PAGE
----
about the author
Public Information Officer
Ximena Loza has been a Public Information officer for WFP in South America since 2000. She has a masters degree in gender and development.
In the community of San Juan de Mocoví, some 150 kilometres from the city of Trinidad, in Bolivia, the United Nations is making a difference in the lives of 25 indigenous families. This zone, prone to flooding and other natural disasters, benefits from resources of the UN Trust Fund for Human Security (UNHSTF) implemented by three agencies: WFP, FAO and UNICEF.
SAN JUAN DE MOCOVÍ- The actions carried out in four municipalities of Beni have reached upwards of 4,500 indigenous farming families. The objective is to promote human security, defined as the sum of food security, economic security, sanitary security and environmental security, to achieve a full impact.
Learning from the Past to Develop the Present
Recovering ancestral knowledge from the Moxeña culture- ancient inhabitants of these lands- the FAO and the WFP support the construction of hills in the community of San Juan de Mocoví. This is an ancient technique to safeguard the livestock in times of flooding on the embankments, upon which there is usually storage sheds and seeded grasslands for feed. In addition, both agencies support the improvement of the storage of grains produced in the community, specifically rice and corn, with the production of metal silos. These would be more resistant to the climate in the region.
Meanwhile, with the support of UNICEF, the community is working on the construction of a water treatment system to connect the homes of the 25 families to the distribution network. At the same time, the community is being taught the importance of hygiene and the access and use of safe water.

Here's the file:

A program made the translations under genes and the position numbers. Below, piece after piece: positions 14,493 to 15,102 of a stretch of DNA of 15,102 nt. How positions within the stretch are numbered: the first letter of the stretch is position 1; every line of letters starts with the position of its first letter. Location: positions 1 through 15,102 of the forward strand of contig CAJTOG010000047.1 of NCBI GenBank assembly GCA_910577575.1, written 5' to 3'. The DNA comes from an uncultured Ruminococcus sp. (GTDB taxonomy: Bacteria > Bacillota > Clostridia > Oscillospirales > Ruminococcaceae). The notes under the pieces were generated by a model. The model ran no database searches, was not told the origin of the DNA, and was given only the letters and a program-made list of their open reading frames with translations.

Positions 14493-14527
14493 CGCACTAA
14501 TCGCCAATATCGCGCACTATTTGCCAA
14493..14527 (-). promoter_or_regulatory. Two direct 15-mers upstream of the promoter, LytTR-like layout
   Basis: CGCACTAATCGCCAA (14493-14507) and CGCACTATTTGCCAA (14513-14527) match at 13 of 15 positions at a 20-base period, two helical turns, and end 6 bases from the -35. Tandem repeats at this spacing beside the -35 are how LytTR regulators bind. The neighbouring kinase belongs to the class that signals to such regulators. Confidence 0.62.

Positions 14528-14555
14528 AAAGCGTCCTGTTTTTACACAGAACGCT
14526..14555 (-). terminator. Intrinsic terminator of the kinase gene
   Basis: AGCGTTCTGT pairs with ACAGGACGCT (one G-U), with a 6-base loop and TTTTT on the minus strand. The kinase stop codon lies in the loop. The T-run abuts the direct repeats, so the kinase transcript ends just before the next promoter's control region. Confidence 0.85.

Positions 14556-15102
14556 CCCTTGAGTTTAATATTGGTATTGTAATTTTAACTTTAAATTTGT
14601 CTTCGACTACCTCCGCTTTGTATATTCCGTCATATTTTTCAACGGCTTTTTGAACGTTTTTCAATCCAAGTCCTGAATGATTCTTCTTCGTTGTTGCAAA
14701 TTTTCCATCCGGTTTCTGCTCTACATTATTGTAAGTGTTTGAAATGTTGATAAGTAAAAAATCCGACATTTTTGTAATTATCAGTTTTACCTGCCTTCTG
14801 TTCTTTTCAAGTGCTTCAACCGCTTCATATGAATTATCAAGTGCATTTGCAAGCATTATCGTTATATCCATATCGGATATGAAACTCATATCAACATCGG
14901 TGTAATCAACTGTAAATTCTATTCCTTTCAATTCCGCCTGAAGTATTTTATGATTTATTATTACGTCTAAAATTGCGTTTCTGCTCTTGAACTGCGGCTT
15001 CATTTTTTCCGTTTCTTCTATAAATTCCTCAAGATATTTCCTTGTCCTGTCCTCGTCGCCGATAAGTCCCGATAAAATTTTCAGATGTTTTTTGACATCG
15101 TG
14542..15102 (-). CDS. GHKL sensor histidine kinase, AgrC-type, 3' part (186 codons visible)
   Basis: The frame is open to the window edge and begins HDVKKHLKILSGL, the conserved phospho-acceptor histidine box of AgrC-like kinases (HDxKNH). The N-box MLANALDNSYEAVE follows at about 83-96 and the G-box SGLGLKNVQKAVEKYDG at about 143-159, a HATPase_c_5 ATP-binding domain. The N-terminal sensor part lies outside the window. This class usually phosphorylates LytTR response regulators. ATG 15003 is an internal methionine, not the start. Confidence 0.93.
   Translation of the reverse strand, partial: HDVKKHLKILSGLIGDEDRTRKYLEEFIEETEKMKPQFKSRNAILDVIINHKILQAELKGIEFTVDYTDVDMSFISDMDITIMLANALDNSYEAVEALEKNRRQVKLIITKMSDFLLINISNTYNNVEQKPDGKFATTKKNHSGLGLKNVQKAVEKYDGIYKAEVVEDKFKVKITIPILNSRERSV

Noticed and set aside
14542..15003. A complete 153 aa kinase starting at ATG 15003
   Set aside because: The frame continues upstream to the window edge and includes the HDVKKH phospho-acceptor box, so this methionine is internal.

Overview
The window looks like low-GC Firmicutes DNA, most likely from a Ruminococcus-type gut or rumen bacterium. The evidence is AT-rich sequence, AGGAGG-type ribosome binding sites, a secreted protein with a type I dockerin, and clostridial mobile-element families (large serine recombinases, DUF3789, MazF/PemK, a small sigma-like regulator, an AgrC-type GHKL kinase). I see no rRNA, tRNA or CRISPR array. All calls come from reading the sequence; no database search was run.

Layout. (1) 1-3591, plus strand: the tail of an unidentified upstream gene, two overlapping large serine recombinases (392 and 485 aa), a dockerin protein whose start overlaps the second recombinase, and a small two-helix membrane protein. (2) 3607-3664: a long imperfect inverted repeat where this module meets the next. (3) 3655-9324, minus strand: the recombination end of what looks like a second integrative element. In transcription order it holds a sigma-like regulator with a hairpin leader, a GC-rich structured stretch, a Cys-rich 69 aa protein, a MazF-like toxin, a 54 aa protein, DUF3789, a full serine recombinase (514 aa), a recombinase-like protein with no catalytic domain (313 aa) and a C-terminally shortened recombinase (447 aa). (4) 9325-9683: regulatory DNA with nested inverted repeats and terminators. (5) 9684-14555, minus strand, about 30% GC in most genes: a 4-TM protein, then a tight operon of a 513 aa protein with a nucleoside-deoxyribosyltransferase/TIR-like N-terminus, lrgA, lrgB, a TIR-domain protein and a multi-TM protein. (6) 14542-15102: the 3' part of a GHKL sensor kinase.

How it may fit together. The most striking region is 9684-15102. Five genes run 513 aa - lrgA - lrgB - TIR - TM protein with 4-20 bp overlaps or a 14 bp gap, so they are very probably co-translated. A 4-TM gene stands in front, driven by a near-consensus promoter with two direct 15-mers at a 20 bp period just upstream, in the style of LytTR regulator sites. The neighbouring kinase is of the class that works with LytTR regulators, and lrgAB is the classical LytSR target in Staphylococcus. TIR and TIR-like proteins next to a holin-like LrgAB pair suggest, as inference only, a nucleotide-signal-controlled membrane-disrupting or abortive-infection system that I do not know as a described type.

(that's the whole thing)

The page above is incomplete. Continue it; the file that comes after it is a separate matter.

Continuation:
Today there is also food assistance in the community, as the people are spending their days on the construction of works to improve the human security in their community. Many have had to put aside their income generating activities, mainly subsistence farming, to dedicate this time.
Preserving Health and Nutrition
A health brigade has reached the community today to help with child nutrition. The nearest health centre is located in Santa Rosa, around eight kilometres away. In order to improve the nutrition of children in the community, WFP assists pre and postnatal mothers and their children from the ages of 2-6. As an incentive to attend the health checks, women and children receive Super Cereal (precooked corn and soybean flour) and vegetable oil with vitamin A.
Belén Huasase, 31, is a mother of three, the youngest of whom is the two year old Aldania. Belén takes all of her children to the nutritional checks set up by the health brigade every month in the community of San Juan de Mocoví. After nutritional surveillance, in order to receive the food rations, mothers are organized to deliver the health check cards to the health centre in Santa Rosa; they are taken there by motorcycle.
With the Super Cereal, Belén makes chicha (fermented drink), frito (fried foods), rosquillas (doughnuts), and bollos (rolls), for everyone in her family. “After eating the yellow grains, one feels a full belly and a happy heart…” says this mother. She also notes that before this support, health brigades rarely came to the village, and they moved the children to the health centre in Santa Rosa even less frequently. “Now nutritional and health checks are a routine in the village” she says with a smile.
All of these comprehensive actions have made San Juan de Mocoví, much like 108 other communities in Beni, a safer and more developed place to live.